Jerome Williams, who was last seen going 0-5 with a 7.20 ERA in six starts with the Nationals in 2007, is back in the majors after being promoted by the Angels on Wednesday.
Williams, a native of Hawaii, debuted with the Giants in 2003, finishing 7-5 with a 3.30 ERA in 21 starts as a rookie. Along with Jesse Foppert and Kurt Ainsworth, he was part of a trio of Giants right-handers all ranked among the game’s top pitching prospects in the early part of the decade.
Unfortunately, none of those three went on to have substantial careers, while Francisco Liriano and Joe Nathan, who were dealt to the Twins for A.J. Pierzynski, turned into big-time successes.
Unlike Foppert and Ainsworth, Williams didn’t deal with any major arm problems. He just lost his best stuff early on, and while he possesses a perfectly respectable career record of 23-29 with a 4.25 ERA (from back when a 4.25 ERA was actually above average), he wasn’t viewed as having any upside because of his lack of a consistent low-90s fastball or a strikeout breaking ball. It also certainly didn’t help matters that he wasn’t too concerned about conditioning; he probably weighed over 250 pounds by the time he was let go by the Nats in 2007.
Williams is getting the call now after going 7-2 with a 3.91 ERA and a 60/15 K/BB ratio in 73 2/3 innings for Triple-A Salt Lake. That he gave up 10 homers in 10 starts and one relief appearance doesn’t bode well, but that is a very tough environment for pitchers. At best, maybe he’ll hold his own and prove to be a decent middle reliever for the Angels. It doesn’t seem likely that he could succeed as a starter in the AL.
The Twins have placed third baseman Miguel Sano on the 10-day disabled list with a stress reaction in his left shin, per the Star Tribune’s LaVelle E. Neal. Sano left Saturday’s game against the Diamondbacks after running out a ground ball double play in the fourth inning and was held out of Sunday’s lineup.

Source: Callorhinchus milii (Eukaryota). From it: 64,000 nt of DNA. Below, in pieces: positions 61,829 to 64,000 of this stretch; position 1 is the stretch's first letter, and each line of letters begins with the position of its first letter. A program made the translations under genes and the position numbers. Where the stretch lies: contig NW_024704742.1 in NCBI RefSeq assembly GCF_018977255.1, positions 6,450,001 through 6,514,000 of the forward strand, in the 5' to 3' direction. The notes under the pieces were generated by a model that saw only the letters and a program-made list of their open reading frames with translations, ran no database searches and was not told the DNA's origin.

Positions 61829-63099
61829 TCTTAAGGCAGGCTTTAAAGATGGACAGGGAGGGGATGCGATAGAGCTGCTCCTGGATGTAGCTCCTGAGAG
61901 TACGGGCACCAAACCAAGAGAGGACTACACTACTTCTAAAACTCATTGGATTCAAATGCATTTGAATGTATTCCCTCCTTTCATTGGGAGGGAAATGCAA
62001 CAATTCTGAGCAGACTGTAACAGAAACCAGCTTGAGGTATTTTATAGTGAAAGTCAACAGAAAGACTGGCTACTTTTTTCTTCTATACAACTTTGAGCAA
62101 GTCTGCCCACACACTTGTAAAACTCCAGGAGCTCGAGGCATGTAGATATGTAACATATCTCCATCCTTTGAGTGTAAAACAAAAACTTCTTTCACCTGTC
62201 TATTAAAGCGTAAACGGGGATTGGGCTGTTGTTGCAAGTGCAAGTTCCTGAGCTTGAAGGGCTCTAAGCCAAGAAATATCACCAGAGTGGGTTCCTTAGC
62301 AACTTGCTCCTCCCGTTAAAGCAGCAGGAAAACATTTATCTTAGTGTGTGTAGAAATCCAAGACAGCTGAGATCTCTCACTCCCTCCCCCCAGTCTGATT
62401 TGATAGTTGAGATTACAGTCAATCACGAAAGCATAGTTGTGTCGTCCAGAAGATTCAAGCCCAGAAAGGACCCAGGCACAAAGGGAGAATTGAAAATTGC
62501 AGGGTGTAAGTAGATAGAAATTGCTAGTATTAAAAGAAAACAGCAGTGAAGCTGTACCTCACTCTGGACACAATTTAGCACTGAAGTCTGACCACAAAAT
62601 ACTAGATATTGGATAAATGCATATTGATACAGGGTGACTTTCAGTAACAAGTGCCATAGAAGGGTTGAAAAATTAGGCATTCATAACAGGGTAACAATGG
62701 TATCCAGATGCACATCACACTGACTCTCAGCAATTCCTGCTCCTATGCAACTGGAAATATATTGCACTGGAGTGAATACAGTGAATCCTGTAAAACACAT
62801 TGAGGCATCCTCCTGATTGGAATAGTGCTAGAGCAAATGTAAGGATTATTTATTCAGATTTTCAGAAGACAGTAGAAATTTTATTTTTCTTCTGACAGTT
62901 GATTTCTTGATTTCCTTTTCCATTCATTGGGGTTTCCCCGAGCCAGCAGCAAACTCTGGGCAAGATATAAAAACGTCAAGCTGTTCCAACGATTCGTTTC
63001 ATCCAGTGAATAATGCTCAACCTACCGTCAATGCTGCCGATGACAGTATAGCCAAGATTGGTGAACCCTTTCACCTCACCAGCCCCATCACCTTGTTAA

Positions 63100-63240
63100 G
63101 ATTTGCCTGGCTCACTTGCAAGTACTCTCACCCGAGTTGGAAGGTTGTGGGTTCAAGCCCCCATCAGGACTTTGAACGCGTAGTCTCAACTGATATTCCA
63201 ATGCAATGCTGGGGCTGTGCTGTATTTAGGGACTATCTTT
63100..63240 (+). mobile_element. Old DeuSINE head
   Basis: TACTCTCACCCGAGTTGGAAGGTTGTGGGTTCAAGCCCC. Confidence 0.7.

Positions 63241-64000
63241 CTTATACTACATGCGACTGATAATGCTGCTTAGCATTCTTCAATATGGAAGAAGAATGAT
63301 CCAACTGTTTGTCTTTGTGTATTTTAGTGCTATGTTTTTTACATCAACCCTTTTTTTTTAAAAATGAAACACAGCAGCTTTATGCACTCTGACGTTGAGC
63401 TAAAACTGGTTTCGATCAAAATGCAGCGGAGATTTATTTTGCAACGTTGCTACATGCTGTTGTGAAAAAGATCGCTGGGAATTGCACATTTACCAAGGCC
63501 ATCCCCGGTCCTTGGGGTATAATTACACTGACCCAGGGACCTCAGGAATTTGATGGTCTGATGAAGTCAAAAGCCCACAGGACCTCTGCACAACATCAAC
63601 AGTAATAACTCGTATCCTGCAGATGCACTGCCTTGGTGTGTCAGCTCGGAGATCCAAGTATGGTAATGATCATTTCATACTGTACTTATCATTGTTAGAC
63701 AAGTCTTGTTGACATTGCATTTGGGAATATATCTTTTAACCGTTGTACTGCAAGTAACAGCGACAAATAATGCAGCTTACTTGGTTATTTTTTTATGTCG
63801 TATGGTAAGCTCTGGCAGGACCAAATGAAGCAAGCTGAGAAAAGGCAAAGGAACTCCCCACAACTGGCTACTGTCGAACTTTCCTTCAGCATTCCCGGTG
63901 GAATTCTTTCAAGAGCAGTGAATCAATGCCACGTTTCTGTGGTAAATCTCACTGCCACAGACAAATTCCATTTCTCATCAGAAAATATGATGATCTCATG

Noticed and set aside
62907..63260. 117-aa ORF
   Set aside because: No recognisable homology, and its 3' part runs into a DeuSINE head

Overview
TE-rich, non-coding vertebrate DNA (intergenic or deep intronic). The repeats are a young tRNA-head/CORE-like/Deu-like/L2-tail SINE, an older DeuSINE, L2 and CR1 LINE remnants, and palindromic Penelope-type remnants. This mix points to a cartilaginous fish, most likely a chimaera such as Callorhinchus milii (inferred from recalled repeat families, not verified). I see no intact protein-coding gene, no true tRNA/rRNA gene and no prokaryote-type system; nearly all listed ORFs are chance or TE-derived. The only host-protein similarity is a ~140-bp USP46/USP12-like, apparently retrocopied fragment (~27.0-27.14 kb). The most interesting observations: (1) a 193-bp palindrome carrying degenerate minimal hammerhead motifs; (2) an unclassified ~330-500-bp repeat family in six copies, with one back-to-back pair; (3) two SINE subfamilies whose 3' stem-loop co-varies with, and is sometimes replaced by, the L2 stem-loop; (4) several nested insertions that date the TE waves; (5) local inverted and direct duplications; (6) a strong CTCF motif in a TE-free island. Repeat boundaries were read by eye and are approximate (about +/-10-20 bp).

Sano, 24, is batting .267/.356/.514 with 28 home runs and 77 RBI in 475 plate appearances this season. The Twins are five back of the Indians for first place in the AL Central and currently hold a tie with the Angels for the second Wild Card slot.
Ehire Adrianza got the start at third base during Sunday’s win and could handle the hot corner while Sano is out. Eduardo Escobar could also get some time at third.
Giants catcher Buster Posey was hit by a pitch in the bottom of the eighth inning during Sunday afternoon’s series finale against the Phillies. It was a first-pitch fastball from closer Hector Neris, who had just entered the game. The Giants then had the bases loaded, but Pablo Sandoval struck out to end the inning and the Giants went on to lose 5-2.
After the game, Posey said he thinks Neris hit him on purpose, per Henry Schulman of the San Francisco Chronicle. Posey thinks Neris thought he couldn’t get him out.
Per MLB.com’s Todd Zolecki, Neris said “absolutely not” when asked if he threw at Posey on purpose. The rest of the Phillies clubhouse, per Zolecki, “Say whaaat?!”
Here’s a link to the video of Posey getting hit. Now that we have automatic intentional walks, pitchers don’t even have to risk throwing four pitches wide of the strike zone to intentionally walk a hitter, so if Neris felt he couldn’t get Posey out, there was still no need to hit him. Furthermore, Neris isn’t going to hit Posey to load the bases and put the go-ahead run on first in a 4-2 ballgame. Sandoval has been a much worse hitter than Posey, for sure, but Neris would lose the platoon advantage if he felt like facing Sandoval instead, anyway.
Getting hit hurts, so it’s understandable Posey may have been salty in the moment. But after the game, when the pain has subsided and he’s had time to think over everything, there’s no way Posey should still come to the conclusion that Neris was trying to hit him on purpose.